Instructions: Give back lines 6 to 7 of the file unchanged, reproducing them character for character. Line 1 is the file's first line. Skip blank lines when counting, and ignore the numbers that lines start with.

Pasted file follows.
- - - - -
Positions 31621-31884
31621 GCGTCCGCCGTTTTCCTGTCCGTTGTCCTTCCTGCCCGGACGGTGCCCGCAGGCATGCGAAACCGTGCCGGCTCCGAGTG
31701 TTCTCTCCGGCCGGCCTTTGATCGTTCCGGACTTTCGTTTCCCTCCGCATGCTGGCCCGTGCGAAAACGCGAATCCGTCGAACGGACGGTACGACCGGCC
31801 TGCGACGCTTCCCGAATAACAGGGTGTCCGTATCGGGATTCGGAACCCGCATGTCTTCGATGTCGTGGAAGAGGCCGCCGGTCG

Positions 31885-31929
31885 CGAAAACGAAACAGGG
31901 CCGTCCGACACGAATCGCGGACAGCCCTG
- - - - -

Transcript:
31885 CGAAAACGAAACAGGG
31901 CCGTCCGACACGAATCGCGGACAGCCCTG